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How to Help Your Child with Constipation

Helpful remedies to relieve constipation in kids

Constipation can be tough for kids, and as a parent, it's natural to want to help them feel better. There are plenty of simple ways to tackle this common issue and bring relief to your kiddo. In this blog post, we'll explore some strategies to help your little one overcome constipation. From easy dietary tweaks to fun lifestyle changes, I've got you covered with practical tips to keep your child's tummy happy and healthy.

Since every child is different, constipation can present itself in a number of different ways. Here are some common signs, symptoms and causes of constipation in children.

Signs of Constipation in Kids

  • Infrequent Bowel Movements: Less frequent or prolonged gaps between bowel movements may signal constipation.

  • Pain or Straining During Bowel Movements: Visible discomfort or straining during bowel movements could indicate constipation.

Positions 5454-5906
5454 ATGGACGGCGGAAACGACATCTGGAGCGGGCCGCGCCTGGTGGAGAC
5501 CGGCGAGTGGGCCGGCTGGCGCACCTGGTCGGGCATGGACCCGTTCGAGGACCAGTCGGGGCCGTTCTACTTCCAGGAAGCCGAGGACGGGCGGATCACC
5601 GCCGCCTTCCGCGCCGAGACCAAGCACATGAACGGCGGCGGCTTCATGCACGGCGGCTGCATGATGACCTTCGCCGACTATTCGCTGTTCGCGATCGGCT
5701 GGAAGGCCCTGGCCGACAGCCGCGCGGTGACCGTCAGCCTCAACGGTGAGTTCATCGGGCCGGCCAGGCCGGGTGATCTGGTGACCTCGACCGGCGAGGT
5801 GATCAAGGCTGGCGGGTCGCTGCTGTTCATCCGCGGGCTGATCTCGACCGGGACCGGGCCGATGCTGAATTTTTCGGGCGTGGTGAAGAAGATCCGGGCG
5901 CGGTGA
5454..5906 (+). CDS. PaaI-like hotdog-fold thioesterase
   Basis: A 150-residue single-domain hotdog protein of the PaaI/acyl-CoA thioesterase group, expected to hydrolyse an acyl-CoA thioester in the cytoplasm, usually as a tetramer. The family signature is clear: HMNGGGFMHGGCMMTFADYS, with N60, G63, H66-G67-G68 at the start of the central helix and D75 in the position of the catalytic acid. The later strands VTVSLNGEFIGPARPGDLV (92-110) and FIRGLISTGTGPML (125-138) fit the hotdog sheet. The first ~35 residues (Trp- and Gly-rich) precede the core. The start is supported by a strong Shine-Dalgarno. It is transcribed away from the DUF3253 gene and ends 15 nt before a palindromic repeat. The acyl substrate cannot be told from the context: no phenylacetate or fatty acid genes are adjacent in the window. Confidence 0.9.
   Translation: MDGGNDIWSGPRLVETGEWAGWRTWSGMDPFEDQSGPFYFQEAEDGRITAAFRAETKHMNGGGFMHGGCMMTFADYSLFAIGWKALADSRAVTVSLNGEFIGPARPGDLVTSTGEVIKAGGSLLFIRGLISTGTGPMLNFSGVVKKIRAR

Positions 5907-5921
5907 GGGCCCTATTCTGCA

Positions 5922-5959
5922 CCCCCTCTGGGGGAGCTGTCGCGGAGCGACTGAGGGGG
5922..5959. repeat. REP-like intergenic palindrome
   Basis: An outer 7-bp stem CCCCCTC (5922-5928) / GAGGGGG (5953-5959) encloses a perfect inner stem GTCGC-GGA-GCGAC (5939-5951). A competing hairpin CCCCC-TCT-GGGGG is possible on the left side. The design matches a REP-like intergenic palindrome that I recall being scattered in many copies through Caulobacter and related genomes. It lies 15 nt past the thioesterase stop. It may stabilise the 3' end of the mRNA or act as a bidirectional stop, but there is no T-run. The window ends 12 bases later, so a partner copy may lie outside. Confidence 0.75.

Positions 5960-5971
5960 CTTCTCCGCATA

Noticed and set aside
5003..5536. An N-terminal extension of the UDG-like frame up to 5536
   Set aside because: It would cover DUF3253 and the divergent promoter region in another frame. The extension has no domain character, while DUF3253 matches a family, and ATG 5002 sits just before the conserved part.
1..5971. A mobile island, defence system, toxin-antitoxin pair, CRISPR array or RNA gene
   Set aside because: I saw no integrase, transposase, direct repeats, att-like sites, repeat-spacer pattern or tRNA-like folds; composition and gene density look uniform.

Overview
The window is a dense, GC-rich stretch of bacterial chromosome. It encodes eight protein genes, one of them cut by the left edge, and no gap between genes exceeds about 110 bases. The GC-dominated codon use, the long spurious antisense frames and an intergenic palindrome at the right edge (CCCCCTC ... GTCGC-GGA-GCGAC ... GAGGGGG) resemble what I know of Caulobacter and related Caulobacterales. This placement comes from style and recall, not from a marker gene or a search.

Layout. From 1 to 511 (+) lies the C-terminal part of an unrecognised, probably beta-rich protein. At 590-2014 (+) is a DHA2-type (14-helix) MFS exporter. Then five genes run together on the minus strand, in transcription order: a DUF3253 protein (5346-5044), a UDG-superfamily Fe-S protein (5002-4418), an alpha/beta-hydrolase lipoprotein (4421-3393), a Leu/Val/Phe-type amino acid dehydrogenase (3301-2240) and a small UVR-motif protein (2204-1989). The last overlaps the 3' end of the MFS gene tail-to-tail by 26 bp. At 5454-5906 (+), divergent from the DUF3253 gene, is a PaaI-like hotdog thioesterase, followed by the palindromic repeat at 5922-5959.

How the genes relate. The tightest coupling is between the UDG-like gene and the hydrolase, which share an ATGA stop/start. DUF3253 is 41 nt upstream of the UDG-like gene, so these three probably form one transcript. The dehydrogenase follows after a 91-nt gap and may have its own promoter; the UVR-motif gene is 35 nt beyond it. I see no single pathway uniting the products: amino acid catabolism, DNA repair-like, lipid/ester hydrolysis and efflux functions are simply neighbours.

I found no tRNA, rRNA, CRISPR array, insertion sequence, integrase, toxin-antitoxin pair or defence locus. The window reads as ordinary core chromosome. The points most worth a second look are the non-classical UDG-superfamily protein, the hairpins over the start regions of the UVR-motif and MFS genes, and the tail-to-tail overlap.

• Hard, Dry Stools: Constipated stools are typically hard, dry, and challenging to pass.

  • Abdominal Pain or Discomfort: Constipation may manifest as stomachaches or general abdominal discomfort.

  • Loss of Appetite: Constipation can lead to decreased appetite or reluctance to eat due to feelings of fullness or discomfort.

  • Bloating & Gas: Frequent passing of gas might indicate constipation.

  • Changes in Behavior: Constipation can impact a child's mood, leading to irritability, crankiness, or general unhappiness.

Causes of Constipation in Children

  • Dietary Factors: If your child isn't getting plenty of fruits, veggies, whole grains, and water, their poop can get hard and tough to push out.

  • Changes in Routine: Anything that messes with your kid's daily routine, like traveling or starting school, can throw off their bathroom habits and lead to constipation.

  • Low Physical Activity: If your child isn't getting much exercise or daily movement, it can slow down their digestion and make them more likely to get constipated.

  • Toilet Training Troubles: Sometimes, kids who are learning to use the potty might hold in their poop because they're scared or anxious about using the toilet.